The actual R code is designated within the R Markdown using the usual triple backtick (```) method for displaying any kind of code block in Markdown. However, when loaded into RStudio, the R code blocks (known as *chunks*) can be run by clicking on the “play” button associated with each code block. There is also an option to include the output (results) when rendering the document. For more on R Markdown, see the “R Markdown” chapter in *R for Data Science*.

Graphics are a key part of R. There are several powerful packages that provide functions to create plots within R.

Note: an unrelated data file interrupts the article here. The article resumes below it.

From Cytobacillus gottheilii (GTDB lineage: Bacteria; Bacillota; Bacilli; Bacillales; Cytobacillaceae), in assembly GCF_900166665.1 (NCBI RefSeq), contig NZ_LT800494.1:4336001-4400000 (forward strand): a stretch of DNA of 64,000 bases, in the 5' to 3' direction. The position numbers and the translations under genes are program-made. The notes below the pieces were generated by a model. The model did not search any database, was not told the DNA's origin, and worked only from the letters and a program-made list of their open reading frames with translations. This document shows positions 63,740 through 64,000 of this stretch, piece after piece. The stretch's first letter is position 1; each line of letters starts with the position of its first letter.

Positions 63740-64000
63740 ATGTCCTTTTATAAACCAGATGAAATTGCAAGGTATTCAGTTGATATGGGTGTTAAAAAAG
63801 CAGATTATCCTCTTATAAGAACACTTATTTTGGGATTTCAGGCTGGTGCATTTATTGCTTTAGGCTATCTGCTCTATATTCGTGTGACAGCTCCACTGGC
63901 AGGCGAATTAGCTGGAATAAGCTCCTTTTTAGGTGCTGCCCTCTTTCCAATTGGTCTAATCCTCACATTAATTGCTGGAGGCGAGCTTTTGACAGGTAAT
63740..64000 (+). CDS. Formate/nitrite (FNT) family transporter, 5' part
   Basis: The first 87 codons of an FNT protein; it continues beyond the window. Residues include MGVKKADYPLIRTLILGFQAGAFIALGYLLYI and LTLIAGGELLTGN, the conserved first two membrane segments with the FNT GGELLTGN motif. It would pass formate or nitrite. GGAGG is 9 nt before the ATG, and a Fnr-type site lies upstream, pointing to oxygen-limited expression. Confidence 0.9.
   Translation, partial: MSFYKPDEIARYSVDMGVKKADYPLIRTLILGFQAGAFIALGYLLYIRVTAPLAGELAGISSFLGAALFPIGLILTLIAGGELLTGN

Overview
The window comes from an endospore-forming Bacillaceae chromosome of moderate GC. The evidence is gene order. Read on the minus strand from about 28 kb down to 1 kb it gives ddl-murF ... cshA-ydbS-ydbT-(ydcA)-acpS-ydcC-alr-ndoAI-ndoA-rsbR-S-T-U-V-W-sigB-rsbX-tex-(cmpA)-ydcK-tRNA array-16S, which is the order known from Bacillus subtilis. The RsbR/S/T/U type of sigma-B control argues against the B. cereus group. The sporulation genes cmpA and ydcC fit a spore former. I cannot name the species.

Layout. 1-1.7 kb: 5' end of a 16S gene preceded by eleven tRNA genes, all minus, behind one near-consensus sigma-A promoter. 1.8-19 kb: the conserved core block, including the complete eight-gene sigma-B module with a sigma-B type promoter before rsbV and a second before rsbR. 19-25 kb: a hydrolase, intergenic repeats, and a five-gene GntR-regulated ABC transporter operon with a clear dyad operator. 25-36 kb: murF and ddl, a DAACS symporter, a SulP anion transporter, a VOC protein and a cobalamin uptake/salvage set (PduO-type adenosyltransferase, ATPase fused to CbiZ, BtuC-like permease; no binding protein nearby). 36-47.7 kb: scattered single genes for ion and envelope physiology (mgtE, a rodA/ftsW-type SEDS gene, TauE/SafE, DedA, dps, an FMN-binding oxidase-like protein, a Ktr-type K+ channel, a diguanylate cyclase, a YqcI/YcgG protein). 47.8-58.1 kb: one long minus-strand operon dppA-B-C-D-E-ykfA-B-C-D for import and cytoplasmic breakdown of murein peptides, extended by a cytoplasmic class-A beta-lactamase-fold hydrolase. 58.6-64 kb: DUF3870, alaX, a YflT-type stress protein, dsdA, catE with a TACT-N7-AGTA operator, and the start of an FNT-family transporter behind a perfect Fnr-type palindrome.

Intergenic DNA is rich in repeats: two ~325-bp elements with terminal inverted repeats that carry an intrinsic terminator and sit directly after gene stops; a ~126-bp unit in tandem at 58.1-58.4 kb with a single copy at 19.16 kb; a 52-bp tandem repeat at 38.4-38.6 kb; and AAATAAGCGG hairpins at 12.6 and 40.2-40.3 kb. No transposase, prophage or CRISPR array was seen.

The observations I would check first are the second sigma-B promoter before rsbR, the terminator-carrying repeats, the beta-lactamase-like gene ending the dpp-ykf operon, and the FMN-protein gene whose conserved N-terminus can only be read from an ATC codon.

The **graphics** package is included in the standard distribution, so many kinds of plots can be generated without installing any additional packages. A standard reference book for R graphics is *R Graphics* by Paul Murrel (now in its third edition). The book is available in print from online sellers, but some parts of older editions are available online, such as chapters 1, 4, and 5 of the first edition. There are also graph galleries for the figures in each chapter of the book that provide the code used to generate the plots.

Another more brief reference is Chapter 10 of *R Cookbook* by Paul Teetor (print book), which shows how to generate many of the typical kinds of simple plots useful to R users.

Data visualization can be considered part of a larger process of data exploration that also includes data transformation and modeling. Since the process is iterative, being able to adjust the way that the data are visualized as the exploration progresses is important.